While riding the train one Friday morning, Rachel observes Megan kissing a man—not Scott. The sight rekindles the rage that she felt when she learned of Tom’s affair. She spends the day fueling that rage with booze, culminating in the film’s strongest scene.
At a bar, she befriends another female patron. The pair go to the restroom, where Rachel writes in lipstick on the mirror a series of Xs. These Xs hark back to the “kisses” in the subject line of an email between Tom and Anna. Rachel then wraps her arm around her new friend, holds out her phone, presses record, and they yell, “Fuck you, Tom.” The moment is captured on three mediums: the phone’s screen, the restroom mirrors, and, of course, the movie camera. Three angles. None of them flattering. Rachel is fracturing apart.
Rachel’s literary counterpart is overweight, but the casting directors went with Blunt, who is not. Still, Blunt manages to distance herself from Hollywood’s high standards toward what a heartbroken alcoholic would likely look like. In this scene, and indeed throughout the movie, her face is puffy and red with drink, hair clumpy, mascara smeared.
Rachel takes the train back to the suburbs. She spies Megan jogging, follows her into a tunnel, calls her a whore, and then everything goes black. The next morning, Rachel is bloody, bruised, and hungover, but with no memory of last night. Worse, Megan Hipwell is missing. Both Rachel and the audience must confront the very real possibility that Rachel killed her.
Solving the mystery empowers Rachel, giving her purpose. She visits Abdic and Scott Hipwell, oftentimes further muddling what is already a fuzzy memory. She’s reckless, and a viewer may wonder why the detectives are aloof. One of the few changes in the transition from book to movie is the marginalization of the detectives. A necessary cut to keep the runtime trim, though it’s at the expense of Detective Sgt. Riley (Allison Janney) especially. She is one of the movie’s stronger female characters.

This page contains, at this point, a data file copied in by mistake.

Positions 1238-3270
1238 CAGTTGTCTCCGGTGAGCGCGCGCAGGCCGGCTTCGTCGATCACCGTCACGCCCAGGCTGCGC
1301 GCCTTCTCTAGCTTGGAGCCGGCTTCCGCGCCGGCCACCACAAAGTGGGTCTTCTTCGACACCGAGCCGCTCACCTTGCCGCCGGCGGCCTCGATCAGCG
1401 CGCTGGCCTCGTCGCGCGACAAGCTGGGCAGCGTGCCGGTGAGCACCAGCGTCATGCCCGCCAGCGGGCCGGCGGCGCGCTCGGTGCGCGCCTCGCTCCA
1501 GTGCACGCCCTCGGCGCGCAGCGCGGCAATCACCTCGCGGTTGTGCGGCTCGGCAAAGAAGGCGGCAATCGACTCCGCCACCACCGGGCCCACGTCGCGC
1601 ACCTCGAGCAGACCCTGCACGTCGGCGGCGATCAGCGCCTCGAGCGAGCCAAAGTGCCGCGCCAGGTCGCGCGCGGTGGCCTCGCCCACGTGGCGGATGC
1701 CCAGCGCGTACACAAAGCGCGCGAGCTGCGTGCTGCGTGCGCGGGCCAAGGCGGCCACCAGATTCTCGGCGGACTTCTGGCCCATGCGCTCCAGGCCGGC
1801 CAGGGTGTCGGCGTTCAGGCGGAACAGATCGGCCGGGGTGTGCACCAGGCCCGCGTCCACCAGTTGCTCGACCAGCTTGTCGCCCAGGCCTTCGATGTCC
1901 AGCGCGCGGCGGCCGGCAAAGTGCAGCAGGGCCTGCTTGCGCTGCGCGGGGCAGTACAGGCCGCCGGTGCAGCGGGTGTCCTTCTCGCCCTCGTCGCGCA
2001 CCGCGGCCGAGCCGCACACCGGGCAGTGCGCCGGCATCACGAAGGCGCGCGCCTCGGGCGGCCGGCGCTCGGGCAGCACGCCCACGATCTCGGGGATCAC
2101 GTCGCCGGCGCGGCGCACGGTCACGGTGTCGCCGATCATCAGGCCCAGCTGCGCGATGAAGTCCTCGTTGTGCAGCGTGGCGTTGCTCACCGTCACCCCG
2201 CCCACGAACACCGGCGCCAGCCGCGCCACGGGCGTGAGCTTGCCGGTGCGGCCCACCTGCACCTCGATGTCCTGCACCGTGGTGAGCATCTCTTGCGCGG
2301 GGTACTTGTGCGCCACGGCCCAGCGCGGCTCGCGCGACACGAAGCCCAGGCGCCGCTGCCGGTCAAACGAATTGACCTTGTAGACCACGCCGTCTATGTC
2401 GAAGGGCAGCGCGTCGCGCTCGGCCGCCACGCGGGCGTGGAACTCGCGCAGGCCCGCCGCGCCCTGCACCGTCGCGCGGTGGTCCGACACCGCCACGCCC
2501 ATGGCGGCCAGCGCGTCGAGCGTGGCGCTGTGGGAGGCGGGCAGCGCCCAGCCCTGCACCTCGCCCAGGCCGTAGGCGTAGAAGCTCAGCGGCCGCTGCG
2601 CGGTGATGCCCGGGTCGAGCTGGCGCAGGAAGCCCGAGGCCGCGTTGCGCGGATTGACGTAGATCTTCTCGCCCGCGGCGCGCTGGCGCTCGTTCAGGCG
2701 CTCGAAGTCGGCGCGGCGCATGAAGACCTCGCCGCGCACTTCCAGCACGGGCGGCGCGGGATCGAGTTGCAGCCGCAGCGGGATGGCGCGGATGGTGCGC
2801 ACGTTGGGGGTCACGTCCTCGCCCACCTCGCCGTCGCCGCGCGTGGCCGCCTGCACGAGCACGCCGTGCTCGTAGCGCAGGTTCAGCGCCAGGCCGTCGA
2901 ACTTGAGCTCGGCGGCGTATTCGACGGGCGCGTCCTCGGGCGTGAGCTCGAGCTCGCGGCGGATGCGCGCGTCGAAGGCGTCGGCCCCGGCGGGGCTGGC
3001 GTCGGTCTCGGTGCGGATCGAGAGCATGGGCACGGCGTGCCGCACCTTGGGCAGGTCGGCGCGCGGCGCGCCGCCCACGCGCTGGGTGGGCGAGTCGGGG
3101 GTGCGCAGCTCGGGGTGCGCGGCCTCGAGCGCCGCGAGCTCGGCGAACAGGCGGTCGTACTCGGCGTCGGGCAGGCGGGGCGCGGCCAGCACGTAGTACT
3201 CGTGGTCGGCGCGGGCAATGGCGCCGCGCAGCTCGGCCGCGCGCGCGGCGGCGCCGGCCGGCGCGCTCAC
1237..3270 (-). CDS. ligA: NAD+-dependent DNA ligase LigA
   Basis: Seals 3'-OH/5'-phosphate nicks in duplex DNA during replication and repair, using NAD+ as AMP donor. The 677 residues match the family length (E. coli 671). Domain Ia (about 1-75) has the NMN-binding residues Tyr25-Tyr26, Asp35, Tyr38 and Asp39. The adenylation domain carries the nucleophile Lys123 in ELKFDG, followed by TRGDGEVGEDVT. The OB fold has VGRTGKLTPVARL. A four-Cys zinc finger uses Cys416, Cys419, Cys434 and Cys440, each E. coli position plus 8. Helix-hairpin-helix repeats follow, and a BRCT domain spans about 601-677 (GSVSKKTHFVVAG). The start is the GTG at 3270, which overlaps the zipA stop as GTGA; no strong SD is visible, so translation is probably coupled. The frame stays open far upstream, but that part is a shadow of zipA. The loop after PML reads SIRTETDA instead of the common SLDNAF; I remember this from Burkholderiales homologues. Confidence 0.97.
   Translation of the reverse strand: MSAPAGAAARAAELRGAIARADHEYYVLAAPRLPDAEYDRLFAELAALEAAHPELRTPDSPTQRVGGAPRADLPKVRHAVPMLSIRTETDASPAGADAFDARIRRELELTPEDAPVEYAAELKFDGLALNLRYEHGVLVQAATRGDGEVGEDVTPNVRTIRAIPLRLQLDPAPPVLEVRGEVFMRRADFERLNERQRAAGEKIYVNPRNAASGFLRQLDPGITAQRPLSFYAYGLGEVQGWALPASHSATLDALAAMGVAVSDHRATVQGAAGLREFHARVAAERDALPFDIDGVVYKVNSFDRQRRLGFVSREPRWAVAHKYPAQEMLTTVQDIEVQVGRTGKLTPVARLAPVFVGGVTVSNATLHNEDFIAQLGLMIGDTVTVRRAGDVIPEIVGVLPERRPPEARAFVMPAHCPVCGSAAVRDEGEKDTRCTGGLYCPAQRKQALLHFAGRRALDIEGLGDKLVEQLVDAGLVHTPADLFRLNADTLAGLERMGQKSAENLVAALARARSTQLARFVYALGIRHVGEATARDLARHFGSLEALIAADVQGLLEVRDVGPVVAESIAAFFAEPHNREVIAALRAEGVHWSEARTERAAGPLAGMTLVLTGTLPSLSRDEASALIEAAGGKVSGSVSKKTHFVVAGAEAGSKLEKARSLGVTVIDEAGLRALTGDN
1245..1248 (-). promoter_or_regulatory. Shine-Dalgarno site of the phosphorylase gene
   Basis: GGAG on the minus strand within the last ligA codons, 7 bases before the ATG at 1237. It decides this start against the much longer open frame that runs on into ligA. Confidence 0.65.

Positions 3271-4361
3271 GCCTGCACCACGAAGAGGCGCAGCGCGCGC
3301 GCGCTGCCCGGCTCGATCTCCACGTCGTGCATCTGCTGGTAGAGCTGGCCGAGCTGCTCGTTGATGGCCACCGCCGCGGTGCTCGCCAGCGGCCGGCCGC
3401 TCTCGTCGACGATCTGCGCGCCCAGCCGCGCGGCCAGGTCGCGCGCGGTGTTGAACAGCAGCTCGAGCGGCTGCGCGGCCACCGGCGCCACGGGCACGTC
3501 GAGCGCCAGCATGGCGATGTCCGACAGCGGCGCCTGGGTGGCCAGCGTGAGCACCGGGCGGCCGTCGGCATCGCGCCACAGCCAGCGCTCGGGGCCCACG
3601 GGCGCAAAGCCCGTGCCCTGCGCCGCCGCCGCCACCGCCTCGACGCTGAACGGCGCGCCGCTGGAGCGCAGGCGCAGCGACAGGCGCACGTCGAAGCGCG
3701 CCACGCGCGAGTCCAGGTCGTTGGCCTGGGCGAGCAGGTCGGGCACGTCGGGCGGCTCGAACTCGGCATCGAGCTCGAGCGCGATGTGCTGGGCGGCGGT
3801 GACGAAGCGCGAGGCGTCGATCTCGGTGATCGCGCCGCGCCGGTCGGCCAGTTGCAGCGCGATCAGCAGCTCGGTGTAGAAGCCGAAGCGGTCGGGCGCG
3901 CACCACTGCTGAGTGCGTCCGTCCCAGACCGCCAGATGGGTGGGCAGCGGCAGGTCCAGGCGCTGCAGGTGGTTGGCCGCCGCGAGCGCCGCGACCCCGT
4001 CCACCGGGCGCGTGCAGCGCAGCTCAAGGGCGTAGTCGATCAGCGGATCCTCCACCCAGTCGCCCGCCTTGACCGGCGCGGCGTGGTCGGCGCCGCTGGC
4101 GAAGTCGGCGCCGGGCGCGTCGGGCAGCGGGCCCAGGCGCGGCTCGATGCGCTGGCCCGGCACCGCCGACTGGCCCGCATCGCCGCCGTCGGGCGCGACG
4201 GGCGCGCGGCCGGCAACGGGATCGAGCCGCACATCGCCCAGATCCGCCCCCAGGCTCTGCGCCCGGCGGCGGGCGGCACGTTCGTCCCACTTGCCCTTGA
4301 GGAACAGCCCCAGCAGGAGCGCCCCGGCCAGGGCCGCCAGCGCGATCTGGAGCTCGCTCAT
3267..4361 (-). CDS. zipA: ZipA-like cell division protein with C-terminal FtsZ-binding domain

Another difference between the book and the screenplay, the latter written by Erin Cressida Wilson, concerns setting. The novel takes place in and around London; the film, in and around New York. Although fans of the book may have strong opinions about the switch, as I did, it does not affect the plot.
As Rachel sneaks around her former street, she must avoid Tom and Anna, whom she has allegedly harassed over the past year. All this avoiding, plus the reveal that Rachel (sort of, briefly) kidnapped Tom and Anna’s baby, keeps the tension high.
Meanwhile, the narrative continues to flash back to Megan, her perspective moving forward in time from six months ago to that night in the tunnel. Along the way, we learn just what happened in that cabin so many years earlier, another bombshell. An unsettling score by Danny Elfman helps to bring to a head the night of Megan’s disappearance and the film’s conclusion. It’s a series of scenes that will leave audiences on both sides of the pond, and indeed around the world, with chills and anxiety from all the suspense.
Christopher Maggio is a Pittsburgh-based writer and editor and loves going to the movies.